Artists are people
Of course I don’t know if that’s what happened here, but it seems to me that there is a vast range of “arts professionals” to pull from for a committee like this. Artists could provide the context and real-world knowledge, academics and historians could offer long-term or philosophical points of-view, and collectors and art consultants the market aspect. Above all, artists should be able to trust this committee, and HAA, too. If I have to go to city hall with a two-year-old I will, but I’d rather leave the politics to the politicians.
By the time I began studying their work in the early aughts, artists like Cindy Sherman, Barbara Kruger, Jeff Koons and Julian Schnabel were already history book material. Not in the dead and dusty way, but in the way that their very names seemed written into the genetic material of the art world. Their work, so revolutionary at its inception, to me seemed like a forgone conclusion. I suppose that’s tempting (and also dangerous and tricky) to make assumptions about any part of history- to see the evolution of movements as an elegant and linear expansion and ignore the massive quantities of complete dumb luck that are required for anything new (good or bad) to happen. Which is why it’s nice to see many of these seminal works together in one show: Urban Theater: New York in the 1980s at the Fort Worth Modern. Together and in context it’s possible to feel the energy and urgency of this era, and the concerns of the artists at the moment when what they were saying was more of a posed question than a confirmed answer.
Barbara Kruger courtesy of Fort Worth Modern
The show is ushered in with Warhol’s self-portrait in electric green, which is appropriate in that it sets a foundation for these works in the older school of pop-art. The curator, Michael Auping, begins with the more formal works of Schnabel and Mapplethorpe (say what you will about content, but Mapplethorpe loved a classically balanced formal composition), and moves more gradually into issues of celebrity and consumer culture orchestrated by Koons and Kruger, finishing with the overtly political genius of the Guerrilla Girls. It’s an unfolding of all of the pressing issues of the 1980s, from the bacchanalia of consumerism and the making of so-called “art stars,” to the nightmarish AIDS crisis and second-wave feminism. There’s an entire half-room dedicated to be-bopping Keith Harings, and an installation by Allan McCollum of cast resin frames that hints at the impending let-me-out-of-this-white-box movement known as “institutional critique.”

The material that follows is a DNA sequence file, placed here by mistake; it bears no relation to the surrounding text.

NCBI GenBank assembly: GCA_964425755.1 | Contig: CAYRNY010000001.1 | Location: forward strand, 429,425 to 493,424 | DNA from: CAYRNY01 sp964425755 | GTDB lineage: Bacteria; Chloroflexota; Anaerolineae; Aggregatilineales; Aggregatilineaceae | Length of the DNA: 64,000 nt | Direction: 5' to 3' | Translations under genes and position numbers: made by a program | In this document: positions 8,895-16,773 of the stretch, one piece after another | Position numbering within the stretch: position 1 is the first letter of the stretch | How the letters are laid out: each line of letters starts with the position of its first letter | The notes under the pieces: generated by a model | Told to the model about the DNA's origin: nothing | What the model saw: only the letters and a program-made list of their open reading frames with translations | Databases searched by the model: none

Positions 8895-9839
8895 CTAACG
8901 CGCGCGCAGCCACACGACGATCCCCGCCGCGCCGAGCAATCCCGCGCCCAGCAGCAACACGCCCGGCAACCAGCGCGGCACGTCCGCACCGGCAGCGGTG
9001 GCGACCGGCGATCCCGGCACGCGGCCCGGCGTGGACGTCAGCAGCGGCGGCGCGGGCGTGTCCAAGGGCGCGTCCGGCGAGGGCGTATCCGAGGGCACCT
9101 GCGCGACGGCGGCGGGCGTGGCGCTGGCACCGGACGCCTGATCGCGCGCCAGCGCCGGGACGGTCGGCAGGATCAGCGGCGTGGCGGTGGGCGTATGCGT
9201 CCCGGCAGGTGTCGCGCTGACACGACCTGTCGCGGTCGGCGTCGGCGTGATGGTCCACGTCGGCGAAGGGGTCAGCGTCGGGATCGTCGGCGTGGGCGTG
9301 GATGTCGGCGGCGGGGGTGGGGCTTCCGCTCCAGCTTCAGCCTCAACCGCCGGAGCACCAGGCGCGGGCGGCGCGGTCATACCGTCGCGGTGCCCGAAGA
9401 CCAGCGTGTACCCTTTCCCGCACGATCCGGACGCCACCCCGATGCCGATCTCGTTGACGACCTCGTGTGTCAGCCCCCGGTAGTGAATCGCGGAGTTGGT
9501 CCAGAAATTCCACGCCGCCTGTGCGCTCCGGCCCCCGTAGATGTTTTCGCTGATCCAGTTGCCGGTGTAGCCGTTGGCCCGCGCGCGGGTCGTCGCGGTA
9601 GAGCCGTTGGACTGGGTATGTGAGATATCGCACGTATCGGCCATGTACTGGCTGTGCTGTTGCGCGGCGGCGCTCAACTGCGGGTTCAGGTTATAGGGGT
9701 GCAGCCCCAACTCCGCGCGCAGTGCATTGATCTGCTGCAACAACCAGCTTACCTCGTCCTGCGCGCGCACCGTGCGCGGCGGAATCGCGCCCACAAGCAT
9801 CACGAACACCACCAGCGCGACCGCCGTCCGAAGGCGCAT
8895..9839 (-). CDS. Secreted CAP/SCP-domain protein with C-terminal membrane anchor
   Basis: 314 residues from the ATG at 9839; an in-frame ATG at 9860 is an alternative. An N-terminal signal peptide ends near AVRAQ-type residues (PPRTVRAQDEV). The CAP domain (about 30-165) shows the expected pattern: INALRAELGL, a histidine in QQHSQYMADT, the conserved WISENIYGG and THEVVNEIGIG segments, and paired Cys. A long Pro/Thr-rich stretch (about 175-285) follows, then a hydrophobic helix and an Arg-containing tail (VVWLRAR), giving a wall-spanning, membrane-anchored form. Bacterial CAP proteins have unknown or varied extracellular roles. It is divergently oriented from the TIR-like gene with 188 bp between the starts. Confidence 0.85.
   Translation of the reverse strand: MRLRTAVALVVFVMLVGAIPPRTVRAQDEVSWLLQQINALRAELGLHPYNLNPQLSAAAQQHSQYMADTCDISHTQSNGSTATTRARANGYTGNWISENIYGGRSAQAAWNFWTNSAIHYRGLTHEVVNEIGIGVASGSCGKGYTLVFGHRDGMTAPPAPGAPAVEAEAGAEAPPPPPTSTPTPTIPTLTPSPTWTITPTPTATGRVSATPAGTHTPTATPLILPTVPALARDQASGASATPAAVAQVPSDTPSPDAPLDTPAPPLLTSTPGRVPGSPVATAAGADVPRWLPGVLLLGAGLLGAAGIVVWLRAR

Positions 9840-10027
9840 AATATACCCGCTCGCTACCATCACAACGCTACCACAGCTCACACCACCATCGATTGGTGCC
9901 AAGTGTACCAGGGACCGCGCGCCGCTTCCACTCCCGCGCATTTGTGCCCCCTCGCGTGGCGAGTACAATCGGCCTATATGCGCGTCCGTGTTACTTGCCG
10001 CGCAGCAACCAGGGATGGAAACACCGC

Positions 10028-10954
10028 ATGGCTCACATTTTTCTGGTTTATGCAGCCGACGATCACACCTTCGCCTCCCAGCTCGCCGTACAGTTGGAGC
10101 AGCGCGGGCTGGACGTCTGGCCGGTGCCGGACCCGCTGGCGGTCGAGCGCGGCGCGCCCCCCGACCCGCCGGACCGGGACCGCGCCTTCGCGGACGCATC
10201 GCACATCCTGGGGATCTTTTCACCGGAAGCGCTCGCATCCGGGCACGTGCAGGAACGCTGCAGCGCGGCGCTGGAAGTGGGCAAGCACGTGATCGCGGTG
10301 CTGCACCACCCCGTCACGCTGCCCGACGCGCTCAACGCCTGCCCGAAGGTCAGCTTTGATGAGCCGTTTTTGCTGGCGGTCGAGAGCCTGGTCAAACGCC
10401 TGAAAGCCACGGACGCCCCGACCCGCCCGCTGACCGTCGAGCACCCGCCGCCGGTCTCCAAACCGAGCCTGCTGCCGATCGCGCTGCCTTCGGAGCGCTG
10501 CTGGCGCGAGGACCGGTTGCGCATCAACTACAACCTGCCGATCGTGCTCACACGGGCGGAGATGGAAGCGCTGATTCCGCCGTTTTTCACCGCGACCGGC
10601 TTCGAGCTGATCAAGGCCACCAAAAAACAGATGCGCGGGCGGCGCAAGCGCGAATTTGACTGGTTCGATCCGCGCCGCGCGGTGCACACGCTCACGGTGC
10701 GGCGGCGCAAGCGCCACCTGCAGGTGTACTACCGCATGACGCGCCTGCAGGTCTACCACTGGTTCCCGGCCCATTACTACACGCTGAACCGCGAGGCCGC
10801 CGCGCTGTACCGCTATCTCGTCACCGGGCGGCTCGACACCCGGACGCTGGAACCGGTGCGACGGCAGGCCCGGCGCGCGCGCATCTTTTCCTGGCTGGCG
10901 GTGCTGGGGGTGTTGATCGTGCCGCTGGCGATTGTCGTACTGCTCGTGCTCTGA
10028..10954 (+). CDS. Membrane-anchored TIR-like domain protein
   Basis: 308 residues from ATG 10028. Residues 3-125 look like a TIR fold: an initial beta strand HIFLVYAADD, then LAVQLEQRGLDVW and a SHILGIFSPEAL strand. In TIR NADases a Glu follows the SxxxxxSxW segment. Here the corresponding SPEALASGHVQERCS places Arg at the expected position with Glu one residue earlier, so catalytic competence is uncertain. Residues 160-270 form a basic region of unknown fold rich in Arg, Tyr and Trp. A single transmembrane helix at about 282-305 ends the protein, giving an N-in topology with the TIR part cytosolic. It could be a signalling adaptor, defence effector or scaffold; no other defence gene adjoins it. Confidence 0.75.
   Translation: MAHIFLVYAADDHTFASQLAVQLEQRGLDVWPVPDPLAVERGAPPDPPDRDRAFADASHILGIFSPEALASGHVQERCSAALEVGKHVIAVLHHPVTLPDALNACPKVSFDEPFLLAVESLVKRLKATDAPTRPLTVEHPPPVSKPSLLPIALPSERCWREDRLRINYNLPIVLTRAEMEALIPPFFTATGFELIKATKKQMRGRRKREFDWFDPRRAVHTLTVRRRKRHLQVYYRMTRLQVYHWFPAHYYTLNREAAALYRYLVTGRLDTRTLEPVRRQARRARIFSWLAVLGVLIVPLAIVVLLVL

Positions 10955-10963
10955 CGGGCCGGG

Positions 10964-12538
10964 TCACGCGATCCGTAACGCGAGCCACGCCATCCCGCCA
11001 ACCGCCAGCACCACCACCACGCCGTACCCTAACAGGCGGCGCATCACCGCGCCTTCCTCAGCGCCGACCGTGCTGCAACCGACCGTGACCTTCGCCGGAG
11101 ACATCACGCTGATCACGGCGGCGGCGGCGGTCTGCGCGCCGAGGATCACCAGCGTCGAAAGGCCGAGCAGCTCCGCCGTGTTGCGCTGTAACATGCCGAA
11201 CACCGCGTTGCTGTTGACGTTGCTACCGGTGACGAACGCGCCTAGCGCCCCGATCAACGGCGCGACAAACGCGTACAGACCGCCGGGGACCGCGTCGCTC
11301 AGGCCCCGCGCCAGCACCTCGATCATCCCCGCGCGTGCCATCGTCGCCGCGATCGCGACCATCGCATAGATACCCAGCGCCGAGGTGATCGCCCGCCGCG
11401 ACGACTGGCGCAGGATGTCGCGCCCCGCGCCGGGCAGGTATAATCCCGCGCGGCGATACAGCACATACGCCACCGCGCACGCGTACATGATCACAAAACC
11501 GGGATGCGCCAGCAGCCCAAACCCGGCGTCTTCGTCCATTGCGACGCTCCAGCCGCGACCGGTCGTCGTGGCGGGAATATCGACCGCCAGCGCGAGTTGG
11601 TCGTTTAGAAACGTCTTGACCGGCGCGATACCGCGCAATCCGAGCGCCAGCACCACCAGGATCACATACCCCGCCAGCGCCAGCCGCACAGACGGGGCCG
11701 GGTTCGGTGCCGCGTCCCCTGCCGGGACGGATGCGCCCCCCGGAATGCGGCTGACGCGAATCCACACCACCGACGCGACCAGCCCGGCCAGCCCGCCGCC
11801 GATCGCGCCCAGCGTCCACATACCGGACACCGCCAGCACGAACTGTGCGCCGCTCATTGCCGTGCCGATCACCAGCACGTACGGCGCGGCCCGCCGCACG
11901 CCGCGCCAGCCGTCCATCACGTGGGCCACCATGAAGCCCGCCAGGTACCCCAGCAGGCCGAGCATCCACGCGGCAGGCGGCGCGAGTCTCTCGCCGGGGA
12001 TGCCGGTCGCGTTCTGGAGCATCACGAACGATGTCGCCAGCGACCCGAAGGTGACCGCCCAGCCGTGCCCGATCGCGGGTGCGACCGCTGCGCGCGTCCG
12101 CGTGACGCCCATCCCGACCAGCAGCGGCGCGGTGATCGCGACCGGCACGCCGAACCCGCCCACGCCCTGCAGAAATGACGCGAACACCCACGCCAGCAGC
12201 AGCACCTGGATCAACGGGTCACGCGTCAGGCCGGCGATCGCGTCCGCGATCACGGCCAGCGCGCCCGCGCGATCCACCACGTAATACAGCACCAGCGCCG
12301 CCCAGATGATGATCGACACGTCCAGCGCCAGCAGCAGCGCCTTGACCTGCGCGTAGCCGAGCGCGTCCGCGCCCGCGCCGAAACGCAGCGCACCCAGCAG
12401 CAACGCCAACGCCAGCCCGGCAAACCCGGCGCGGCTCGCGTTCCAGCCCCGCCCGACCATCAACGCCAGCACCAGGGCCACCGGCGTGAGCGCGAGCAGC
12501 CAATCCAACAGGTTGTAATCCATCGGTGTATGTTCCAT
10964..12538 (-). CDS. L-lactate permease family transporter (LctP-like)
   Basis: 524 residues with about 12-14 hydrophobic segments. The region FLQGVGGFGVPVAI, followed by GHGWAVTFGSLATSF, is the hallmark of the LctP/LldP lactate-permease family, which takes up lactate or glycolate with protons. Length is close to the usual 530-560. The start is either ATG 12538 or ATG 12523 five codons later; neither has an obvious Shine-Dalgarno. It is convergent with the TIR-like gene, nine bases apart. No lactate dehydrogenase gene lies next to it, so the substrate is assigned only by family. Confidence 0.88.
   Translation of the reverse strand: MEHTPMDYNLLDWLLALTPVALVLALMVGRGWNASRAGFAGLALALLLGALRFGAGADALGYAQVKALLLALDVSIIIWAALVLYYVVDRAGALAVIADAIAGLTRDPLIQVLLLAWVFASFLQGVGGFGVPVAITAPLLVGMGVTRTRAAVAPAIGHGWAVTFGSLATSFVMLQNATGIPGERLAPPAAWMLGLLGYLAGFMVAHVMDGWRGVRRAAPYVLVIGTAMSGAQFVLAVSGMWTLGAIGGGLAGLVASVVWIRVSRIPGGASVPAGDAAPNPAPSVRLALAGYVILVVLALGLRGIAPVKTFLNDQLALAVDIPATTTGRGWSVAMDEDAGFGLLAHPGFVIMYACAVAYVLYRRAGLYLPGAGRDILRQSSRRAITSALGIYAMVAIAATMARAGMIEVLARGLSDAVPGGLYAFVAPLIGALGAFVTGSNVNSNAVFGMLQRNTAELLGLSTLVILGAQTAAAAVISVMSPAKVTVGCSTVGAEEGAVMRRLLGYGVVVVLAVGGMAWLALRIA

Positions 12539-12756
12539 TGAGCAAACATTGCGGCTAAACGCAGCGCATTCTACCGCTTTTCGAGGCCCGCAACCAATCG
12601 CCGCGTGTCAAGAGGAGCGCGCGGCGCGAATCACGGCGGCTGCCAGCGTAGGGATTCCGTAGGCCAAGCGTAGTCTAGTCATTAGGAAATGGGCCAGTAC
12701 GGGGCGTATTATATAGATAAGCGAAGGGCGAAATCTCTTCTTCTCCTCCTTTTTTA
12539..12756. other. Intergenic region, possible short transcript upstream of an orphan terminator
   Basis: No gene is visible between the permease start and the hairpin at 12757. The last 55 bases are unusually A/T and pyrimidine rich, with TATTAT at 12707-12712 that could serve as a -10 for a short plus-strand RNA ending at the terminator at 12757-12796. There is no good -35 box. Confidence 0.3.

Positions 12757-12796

Jeff Koons courtesy of Fort Worth Modern
Toward the back end of the show is a Kenny Scharf installation behind a neon curtain. Hip-hop music blasts into the small space which is filled with blacklit party ephemera. Once the curtain closes, the installation and music feel without end or beginning. The accumulation of all these glaring objects and music feel almost aggressive. Placed as it is, adjacent to a room full of Nan Golding portraits, it’s like an assertion that the attitudes and ideas in this exhibition are alive and well. Maybe the sense of urgency here lies not so much in the art itself but the fact that it feels like many of the issues relevant to artists in the 80s have metastasized rather than fading. These artists, whose eclectic attitudes about what art should look like, what it should discuss, and who it should address signaled the end of the “art manifesto,” but it’s not clear that art has become more inclusive as a result. Perhaps that’s our job.